Wednesday, June 29, 2011

Greece Passes Austerity; Next Up: US Debt Limit

While there was little doubt that the Greek parliament would "do the right thing" and pass the 5-year austerity package in order to secure another $17 billion in their continuing slavish relationship with the IMF, ECB and EU, the results on the streets of Athens suggest that the plan may not be to the liking of the average Greek, if there is such a creature.

Imagine this happening in the United States. A consortium of banks hold the US government hostage, saying, in effect, "do this, or we cut off your allowance." The this being the layoff of thousands of government employees, wage cuts for others, a 10% tax increase and the selling off (privatization) of state assets, one wonders how the Greek populace will like living in abject poverty for the remainder of their lives. In America, one need not wonder. It would most likely pass, but the popular fury and anger would be ferocious.

So it is in Greece, where protesters hailed rocks and stocks at police throughout the day and police returned with salvos of tear gas. There was a great deal of looting and confrontation with the police, but few arrests. It seems the Greek police, some of whom will be paid less in a few weeks than they are now, or may not have jobs at all, have a bit of a heart for their countrymen and women.

Essentially, along with the 10% tax increase, services will be cut by about 25%, along with available government positions and wages. $50 in Greek assets will be privatized, begging the question of just what the Parthenon may be worth to some European oligarch-trash who wish to add it to their art collection.

The measure passed with a vote of 155-138, with some abstentions, since the Greek parliament is comprised of 300 members. But one has to wonder just how long it will last before the money-starved Greeks begin to turn on the government again and again, seeing the bailout as nothing more than another stalling tactic for a bankrupt nation and largesse for the elitist bankers.

Stocks and commodities both were buoyed by the passage, as the globalists averted another crisis in the flawed and corrupt fiat money system. So, the result, higher prices for everything, except, of course, wages.

The next chink in the armor to be fixed would be the US insolvency issue, that of raising the debt debt ceiling so the world's largest net creditor can continue to borrow and spend until the elections of 2012, at least. The deadline of August 2nd approaches with all due haste, though both houses of congress will not be convened at the same time, if they keep to their schedules.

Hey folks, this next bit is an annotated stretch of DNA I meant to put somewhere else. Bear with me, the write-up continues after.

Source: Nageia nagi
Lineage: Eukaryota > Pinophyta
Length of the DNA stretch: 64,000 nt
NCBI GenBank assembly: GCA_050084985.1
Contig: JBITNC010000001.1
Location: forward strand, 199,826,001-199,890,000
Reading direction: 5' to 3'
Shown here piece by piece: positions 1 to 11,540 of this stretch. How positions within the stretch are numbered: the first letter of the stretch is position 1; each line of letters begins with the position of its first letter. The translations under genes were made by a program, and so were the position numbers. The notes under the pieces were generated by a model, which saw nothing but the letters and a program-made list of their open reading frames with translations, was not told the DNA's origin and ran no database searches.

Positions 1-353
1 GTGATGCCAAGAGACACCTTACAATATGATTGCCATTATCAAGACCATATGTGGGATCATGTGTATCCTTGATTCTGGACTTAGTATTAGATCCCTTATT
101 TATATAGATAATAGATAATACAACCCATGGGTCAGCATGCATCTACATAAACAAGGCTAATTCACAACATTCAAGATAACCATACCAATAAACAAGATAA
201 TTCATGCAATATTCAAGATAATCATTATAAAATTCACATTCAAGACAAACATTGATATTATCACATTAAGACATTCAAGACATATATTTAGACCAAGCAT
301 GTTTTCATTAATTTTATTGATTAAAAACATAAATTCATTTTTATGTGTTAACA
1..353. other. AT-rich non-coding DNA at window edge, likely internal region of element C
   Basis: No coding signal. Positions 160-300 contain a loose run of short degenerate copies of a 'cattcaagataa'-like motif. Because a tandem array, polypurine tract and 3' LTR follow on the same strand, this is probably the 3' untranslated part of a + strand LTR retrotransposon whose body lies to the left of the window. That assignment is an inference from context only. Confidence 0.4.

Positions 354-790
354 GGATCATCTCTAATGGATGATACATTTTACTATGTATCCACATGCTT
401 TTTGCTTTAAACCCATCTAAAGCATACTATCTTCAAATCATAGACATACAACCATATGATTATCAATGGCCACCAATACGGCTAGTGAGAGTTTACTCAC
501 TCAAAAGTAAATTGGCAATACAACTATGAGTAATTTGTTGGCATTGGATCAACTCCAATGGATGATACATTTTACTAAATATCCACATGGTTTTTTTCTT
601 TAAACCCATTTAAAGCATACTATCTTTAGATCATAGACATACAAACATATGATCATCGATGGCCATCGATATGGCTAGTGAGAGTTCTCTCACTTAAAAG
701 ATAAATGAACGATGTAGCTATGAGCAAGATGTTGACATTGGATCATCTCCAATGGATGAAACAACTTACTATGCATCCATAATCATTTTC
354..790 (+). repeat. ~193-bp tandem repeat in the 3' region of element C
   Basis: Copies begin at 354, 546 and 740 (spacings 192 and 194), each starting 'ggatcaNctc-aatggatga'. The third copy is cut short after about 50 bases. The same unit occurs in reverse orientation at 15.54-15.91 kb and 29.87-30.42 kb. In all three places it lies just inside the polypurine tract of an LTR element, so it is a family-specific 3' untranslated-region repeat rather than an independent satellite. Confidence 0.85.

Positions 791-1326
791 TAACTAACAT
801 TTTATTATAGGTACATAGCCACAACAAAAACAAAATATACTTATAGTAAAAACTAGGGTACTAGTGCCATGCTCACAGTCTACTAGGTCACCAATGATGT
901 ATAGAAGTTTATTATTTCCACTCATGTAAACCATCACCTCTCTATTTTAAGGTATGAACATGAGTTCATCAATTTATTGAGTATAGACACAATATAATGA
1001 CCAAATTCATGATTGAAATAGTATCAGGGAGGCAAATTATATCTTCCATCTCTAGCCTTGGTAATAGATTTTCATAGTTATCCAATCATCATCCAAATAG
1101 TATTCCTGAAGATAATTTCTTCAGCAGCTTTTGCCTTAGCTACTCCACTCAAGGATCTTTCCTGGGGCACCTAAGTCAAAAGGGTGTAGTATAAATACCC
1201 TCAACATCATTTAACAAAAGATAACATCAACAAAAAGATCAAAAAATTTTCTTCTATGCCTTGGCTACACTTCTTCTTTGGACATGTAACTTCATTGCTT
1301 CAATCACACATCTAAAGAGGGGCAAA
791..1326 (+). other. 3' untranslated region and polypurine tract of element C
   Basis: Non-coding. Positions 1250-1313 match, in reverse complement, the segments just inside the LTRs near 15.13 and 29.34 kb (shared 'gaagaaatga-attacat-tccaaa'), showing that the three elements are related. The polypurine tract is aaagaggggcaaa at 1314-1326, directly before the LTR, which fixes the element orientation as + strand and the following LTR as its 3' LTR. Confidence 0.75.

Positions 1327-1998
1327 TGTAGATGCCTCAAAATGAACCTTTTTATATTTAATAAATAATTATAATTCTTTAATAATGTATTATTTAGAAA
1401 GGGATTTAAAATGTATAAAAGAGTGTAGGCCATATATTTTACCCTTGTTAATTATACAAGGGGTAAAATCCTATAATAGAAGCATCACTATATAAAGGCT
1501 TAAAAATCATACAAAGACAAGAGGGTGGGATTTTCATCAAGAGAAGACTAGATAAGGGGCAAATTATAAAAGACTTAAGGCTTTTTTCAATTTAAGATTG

The House was already in recess this week and will be until July 5th, though the senate recess - scheduled for July 4-10, is in doubt, with Democrats seeking to cancel it, and Republicans all too willing to stay in Pro Forma session, fearing recess appointments by the President.

With any luck, the tow houses of financial horror could actually do some deal-making between the 10t of July and the August 2 deadline, and that would be almost a surety, as both houses will recess on August 8 and not return until September 5, after Labor Day and well beyond the statutory constraints of passing a new debt ceiling.

Just like in Greece, however, it's expected that the senate and the president will approve some kind of deal at the last moment, ensuring maximum discomfort and anxiety for the good people of America. Of course, any talk of a balanced budget amendment, currently being espoused by various Republicans, should be recognized immediately as a complete sham, though there is some hope that some semblance of spending restraint may be written into any new bill. The long money is on the government beating the deadline by days and getting back to doing what they do best, spending money they don't have.

Dow 12,261.42, +72.73 (0.60%)
NASDAQ 2,740.49, +11.18 (0.41%)
S&P 500 1,307.41, +10.74 (0.83%)
NYSE Composite 8,228.50, +92.52 (1.14%)

Gainers beat losers by a solid margin, 4185-2361. On the NASDAQ, new highs were better than new lows by a 100-29 margin, while on the NYSE, the new highs outnumbered new lows, 81-14. The combined total of 181 new highs to 43 new lows suggests that we're back to "risk on" for the foreseeable future, though, being summer, a sideways trend always has great potential. Volume was light, but not actually awful.

NASDAQ Volume 1,816,885,000
NYSE Volume 4,316,723,500

WTI crude futures rose remarkably again, up $1.88, to $94.77, along with gasoline, which has been rocketing of late. The most recent price gouges have not shown up at the punp yet, though they surely will by the weekend. AAA reports that the average price of a gallon of unleaded regular is $3.54, with higher price in the more populous states of the Northeast and West coast.

Gold got a little nibble of a bid, rising $9.10, to $1511.20. Silver spiked 92 cents, to $34.86.

Tomorrow morning initial unemployment claims numbers may do damage to the current three-day rally in stocks, though a positive report could produce more cries of "soft patch" and a continuation of the "risk on" trade.

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